BMW Switching to Flexible EV Architecture for All Models in 2020

Matt Posky
by Matt Posky

Earlier this year, BMW let fly that it had completed development on a flexible vehicle architecture that would enable electrification of every model series in its stable. By 2025, BMW Group expects electrified vehicles to account for between 15 to 25 percent of its sales, but it wanted to be ready in case 100 percent was a possibility.

We know that plug-in versions of just about every model are forthcoming — the big news being the fully electric X3 for 2020. But we didn’t have a solid timeline for widespread implementation of the new platform, capable of accepting electric, plug-in hybrid and internal combustion powertrains. Now we do. According to management board member Klaus Fröhlich, it’s also going to begin in 2020.

Speaking at the Frankfurt Motor Show, Fröhlich said uncertainty in the market has essentially forced BMW’s hand. Emissions regulations in Europe and China are getting serious and the chance of government intervention has made the brand weary of not having a plan B, C, or even D. It doesn’t mean consumers will have immediate access to BEV versions of the 5 series, but it does mean BMW will have the option to build one on short notice.

Speaking with Jalopnik, BMW i brand head Robert Irlinger also expressed a need for adaptability as the industry sits at this new crossroad. He believes the flexible vehicle architecture is the obvious solution.

However, this raises questions as to what purpose a massive cavity for the battery compartment would serve on a vehicle that doesn’t need one. Presumably, internal combustion and mild-hybrid units would have no use for them. Similarly, purely electric cars don’t need to make room for a traditional fuel tank.

Irlinger assured Jalopnik that, like other company’s scalable or modular platforms, hard points will remain constant, though it can be stretched to accommodate any number of floorpans or powertrains. While that doesn’t allow for purpose-built versions of either plug-in or combustion-focused vehicles from the ground up, it also might not matter. The whole point is to keep things liquid at BMW and be able to roll with the punches.

Between BMW, its i sub-brand, and Mini, the automotive group plans to offer 25 electrified vehicles — 12 of which will be fully electric — by 2025. Presently, it has 9 EV models on the market, ranging from the BMW i3 to the MINI Cooper S E Countryman. The company has said it is committed to selling 100,000 electrified vehicles for 2017 and will have a total of 200,000 electrified vehicles on the roads by the end of the year.

[Image: BMW Group]

Matt Posky
Matt Posky

A staunch consumer advocate tracking industry trends and regulation. Before joining TTAC, Matt spent a decade working for marketing and research firms based in NYC. Clients included several of the world’s largest automakers, global tire brands, and aftermarket part suppliers. Dissatisfied with the corporate world and resentful of having to wear suits everyday, he pivoted to writing about cars. Since then, that man has become an ardent supporter of the right-to-repair movement, been interviewed on the auto industry by national radio broadcasts, driven more rental cars than anyone ever should, participated in amateur rallying events, and received the requisite minimum training as sanctioned by the SCCA. Handy with a wrench, Matt grew up surrounded by Detroit auto workers and managed to get a pizza delivery job before he was legally eligible. He later found himself driving box trucks through Manhattan, guaranteeing future sympathy for actual truckers. He continues to conduct research pertaining to the automotive sector as an independent contractor and has since moved back to his native Michigan, closer to where the cars are born. A contrarian, Matt claims to prefer understeer — stating that front and all-wheel drive vehicles cater best to his driving style.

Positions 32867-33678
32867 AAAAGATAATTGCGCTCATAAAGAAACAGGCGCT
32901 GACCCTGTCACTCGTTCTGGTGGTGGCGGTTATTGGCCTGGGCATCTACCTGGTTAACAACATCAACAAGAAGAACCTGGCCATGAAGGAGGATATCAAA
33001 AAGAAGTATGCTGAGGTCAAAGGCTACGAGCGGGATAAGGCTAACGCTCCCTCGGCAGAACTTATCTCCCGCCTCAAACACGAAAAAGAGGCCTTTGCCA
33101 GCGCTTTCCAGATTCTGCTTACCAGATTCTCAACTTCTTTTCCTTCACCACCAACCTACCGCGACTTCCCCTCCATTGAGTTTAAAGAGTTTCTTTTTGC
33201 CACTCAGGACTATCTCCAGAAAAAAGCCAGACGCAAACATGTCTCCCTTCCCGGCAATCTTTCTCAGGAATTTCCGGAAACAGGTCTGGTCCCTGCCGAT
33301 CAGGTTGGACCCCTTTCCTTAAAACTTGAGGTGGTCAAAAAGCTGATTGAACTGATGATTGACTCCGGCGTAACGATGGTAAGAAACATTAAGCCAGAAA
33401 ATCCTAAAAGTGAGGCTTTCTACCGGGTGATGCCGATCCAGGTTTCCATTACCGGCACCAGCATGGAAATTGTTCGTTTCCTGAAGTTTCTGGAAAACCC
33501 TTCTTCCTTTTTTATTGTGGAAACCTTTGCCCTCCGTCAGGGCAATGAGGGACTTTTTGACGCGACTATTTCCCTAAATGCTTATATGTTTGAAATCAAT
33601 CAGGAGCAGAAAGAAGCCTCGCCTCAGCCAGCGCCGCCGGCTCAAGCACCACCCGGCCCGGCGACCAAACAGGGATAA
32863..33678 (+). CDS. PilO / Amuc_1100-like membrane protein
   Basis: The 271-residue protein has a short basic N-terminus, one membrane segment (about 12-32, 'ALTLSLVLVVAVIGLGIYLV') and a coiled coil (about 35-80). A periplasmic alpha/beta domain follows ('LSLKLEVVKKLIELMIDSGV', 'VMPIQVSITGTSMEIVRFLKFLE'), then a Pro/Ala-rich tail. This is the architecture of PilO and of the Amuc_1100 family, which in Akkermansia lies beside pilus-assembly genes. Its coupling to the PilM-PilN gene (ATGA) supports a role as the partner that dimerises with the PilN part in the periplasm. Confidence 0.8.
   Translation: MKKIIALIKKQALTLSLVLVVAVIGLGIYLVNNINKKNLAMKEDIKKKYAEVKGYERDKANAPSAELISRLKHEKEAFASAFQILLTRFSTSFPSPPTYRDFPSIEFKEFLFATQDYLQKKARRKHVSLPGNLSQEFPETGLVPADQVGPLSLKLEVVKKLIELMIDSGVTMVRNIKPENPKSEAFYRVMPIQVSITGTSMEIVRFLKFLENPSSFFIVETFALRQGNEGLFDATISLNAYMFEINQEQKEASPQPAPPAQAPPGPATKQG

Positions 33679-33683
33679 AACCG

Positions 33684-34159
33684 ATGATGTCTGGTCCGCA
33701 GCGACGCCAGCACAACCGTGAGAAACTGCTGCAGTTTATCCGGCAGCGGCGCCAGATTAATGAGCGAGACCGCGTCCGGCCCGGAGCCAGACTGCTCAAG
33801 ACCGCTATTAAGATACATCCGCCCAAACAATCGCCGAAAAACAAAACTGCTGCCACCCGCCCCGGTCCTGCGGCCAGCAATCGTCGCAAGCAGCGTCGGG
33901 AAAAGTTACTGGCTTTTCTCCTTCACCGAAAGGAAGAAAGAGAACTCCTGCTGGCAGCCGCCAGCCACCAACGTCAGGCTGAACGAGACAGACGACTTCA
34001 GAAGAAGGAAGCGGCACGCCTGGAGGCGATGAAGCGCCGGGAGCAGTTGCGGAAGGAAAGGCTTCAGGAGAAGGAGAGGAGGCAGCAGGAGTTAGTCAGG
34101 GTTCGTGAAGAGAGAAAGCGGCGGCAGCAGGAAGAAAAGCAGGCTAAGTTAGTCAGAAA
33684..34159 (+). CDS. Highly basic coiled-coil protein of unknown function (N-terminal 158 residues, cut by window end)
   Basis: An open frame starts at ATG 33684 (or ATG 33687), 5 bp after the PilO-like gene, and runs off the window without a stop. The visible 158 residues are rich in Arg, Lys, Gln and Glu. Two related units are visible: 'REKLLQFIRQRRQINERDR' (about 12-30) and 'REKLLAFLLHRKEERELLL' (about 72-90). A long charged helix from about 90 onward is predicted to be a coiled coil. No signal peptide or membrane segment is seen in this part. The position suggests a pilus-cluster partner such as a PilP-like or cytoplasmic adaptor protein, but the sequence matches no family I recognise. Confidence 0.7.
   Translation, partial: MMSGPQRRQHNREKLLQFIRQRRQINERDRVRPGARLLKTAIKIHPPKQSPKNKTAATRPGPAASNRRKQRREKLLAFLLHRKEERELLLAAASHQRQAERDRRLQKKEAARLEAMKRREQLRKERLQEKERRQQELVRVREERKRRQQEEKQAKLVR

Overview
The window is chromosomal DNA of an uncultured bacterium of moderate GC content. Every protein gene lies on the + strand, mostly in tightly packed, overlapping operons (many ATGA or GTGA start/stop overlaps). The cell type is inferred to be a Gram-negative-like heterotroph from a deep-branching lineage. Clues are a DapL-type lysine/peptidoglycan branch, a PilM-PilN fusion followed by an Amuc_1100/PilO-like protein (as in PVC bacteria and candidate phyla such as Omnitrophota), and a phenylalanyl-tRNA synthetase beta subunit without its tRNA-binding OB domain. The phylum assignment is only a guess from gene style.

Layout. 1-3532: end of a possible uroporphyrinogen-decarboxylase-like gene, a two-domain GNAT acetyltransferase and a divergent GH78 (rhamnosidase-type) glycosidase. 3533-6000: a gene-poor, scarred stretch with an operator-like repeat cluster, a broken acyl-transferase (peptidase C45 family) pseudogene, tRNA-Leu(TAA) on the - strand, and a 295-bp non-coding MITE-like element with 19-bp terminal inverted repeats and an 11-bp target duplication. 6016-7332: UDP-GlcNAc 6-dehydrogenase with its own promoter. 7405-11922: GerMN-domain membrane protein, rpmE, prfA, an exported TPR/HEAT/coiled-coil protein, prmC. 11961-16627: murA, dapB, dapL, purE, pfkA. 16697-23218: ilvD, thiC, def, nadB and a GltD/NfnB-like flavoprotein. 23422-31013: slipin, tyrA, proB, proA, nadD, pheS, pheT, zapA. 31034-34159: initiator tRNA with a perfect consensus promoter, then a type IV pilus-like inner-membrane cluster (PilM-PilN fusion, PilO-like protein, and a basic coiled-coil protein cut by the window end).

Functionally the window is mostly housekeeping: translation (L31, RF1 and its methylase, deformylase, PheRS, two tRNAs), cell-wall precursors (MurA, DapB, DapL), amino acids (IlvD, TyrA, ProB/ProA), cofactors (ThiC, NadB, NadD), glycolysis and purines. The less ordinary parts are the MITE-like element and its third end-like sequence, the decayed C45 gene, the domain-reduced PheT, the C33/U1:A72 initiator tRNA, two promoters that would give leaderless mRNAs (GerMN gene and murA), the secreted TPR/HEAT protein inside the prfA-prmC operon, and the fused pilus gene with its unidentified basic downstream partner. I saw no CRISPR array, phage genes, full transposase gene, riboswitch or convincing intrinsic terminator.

More by Matt Posky

Comments
Join the conversation
4 of 16 comments
  • Cpthaddock Cpthaddock on Sep 14, 2017

    Anyone else remember when BMW tried implying their superiority over other luxury brands because each model used a dedicated platform?

    • See 1 previous
    • Leg5Malone Leg5Malone on Sep 15, 2017

      @sportyaccordy The sharing didn't begin until the F10 was slapped on the F01 platform.

  • Brock_Landers Brock_Landers on Sep 16, 2017

    The term "electrified" is being used so loosely lately that it's hard to understand what this promise means. Fully electric vehicle, plugin, full hybrid, mild hybrid or 48V electrical system? Even if BMW will offer wide range of "electrified" solutions what will be the share in sales? Even if gov subsidized sales will pick up, then immediately after the gov support is dropped, sales will drop too. If demand for fuel will drop with spread of EV-s, fuel prices will drop too and at some point ICE cars will be attractive again. If fuel sales will drop significantly then government tax income will fall too, I am sure then will be introduced tax for EVs etc.

  • Bd2 Probably too late to do anything about it for the launch, but Kia should plan on doing an extensive refresh of the front fascia (the earlier, the better) as the design looks really ungainly.
  • Namesakeone Since I include SUVs and minivans as trucks, I really cannot think of a brand that is truly truckless. MG maybe?
  • Sobhuza Trooper Subaru, they were almost there with the BRAT. --On a lighter note, where the hell is my Cooper Works Mini truck?
  • Mike Evs do suck, though. I mean, they really do.
  • Steve Biro I don’t care what brand but it needs to be a compact two-door with an ICE, traditional parallel hybrid or both. A manual transmission option would be nice but I don’t expect it - especially with a hybrid. Don’t show me an EV.
Next